MFA can be enabled in multiple forms including Okta Identity Management’s Verify mobile application, Google Authenticator, RSA SecureID, and a handful of other options. Individual applications can be configured with sign-on policies that define who, where, and when MFA must be used. Sign-on policies can be created based on individual users or groups and location (by IP address), and can be required on varying frequencies (e.g., every sign-on, once per session, once a week, only once, etc.) depending upon the need. While I’m a big fan of having multiple configurable security policies, I don’t really like the fact that Okta Identity Management keeps them tied to the application. Ideally, you should be able to create individual policies and then apply them to users and applications, making the constraints of the policy reusable and reducing the admin workload.
This might be Okta Identity Management’s only weak point. Okta Identity Management’s reporting engine is more about raw data than it is about charts and graphs. Where other vendors tend to provide administrators with a dashboard to see key indicators, Okta Identity Management gives a handful of color-coded indicators but then provides you with a wealth of log data that is fully searchable, sortable, and (best of all) downloadable. While it doesn’t necessarily qualify as a reporting engine, particularly with its lack of customization and scheduling, the ability to consume so many types of raw information is refreshing. Compared to the other IDaaS products reviewed, Okta Identity Management doesn’t offer the depth of information available, say, in Windows Azure Active Directory (Azure AD), nor do you get custom reports like the ones OneLogin offers. However, the information you can retrieve with Okta Identity Management is head and shoulders above what you can get with Ping Identity PingOne, and certainly more than what you can get withLastPass Enterprise.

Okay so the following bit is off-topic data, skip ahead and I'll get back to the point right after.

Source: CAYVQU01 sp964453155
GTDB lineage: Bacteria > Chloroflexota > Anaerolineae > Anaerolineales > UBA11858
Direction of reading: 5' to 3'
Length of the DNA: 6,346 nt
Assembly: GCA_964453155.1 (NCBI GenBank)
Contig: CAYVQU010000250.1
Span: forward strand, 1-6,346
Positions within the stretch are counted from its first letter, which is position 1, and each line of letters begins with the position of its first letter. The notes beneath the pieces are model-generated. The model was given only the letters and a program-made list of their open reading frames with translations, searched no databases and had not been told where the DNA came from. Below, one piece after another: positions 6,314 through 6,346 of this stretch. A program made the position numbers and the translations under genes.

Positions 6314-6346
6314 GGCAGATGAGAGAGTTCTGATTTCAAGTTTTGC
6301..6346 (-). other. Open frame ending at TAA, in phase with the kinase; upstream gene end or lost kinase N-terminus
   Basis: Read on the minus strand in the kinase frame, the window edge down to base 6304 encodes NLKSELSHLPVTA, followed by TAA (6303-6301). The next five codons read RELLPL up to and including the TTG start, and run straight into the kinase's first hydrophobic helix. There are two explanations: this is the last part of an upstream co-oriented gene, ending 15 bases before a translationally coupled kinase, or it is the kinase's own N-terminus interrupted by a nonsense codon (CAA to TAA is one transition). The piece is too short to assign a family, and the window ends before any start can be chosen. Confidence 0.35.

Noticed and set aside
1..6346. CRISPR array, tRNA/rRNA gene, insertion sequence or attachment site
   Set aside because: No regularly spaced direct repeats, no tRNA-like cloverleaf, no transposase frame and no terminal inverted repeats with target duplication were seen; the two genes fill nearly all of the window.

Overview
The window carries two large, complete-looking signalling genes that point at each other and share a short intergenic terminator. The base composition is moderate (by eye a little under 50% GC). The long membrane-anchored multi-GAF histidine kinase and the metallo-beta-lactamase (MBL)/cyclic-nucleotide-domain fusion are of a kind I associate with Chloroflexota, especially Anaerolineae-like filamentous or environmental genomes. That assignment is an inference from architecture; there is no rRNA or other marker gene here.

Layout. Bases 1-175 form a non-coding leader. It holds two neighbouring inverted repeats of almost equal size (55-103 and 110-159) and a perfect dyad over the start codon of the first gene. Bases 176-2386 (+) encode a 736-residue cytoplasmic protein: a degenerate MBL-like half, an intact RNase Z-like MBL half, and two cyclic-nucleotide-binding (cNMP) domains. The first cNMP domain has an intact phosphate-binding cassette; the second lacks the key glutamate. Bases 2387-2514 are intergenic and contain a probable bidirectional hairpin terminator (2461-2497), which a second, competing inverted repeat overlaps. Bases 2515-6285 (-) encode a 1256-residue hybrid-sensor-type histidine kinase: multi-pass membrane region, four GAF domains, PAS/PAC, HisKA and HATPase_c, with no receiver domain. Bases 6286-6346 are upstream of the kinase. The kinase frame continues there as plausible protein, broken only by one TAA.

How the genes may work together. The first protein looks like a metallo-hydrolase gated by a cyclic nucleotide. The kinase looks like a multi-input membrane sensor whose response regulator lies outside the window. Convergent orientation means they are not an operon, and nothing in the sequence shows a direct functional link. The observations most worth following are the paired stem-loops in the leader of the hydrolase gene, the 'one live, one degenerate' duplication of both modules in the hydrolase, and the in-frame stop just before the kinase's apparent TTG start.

Okta Identity Management’s pricing structure starts at a cost of $2 per user per month for their service, which provides the absolute basics. To get features such as MFA, self-service password management, user profile management, customizable attribute transformations, and security policies, you’ll need to step up to the $4 per user per month midlevel tier. For $8 per user per month, you can get access to basic provisioning features as well as custom federation from multiple sources. The Enterprise Plus tier requires you to call Okta for a quote but provides complete control over user information, including data transformation and the ability to define the master source for individual attributes. Volume discounts are available for customers with a large user base.
Okta Identity Management has a solid reputation in the IDaaS space and their service backs it up. Their robust support for multiple identity providers, coupled with how well they do everything else expected from an IDaaS solution, pushes Okta Identity Management to the top of the list. In particular, its ability to fine-tune how attributes are moved between your directories and cloud services is impressive, and enough to push Okta Identity Management over the top for an Editors’ Choice.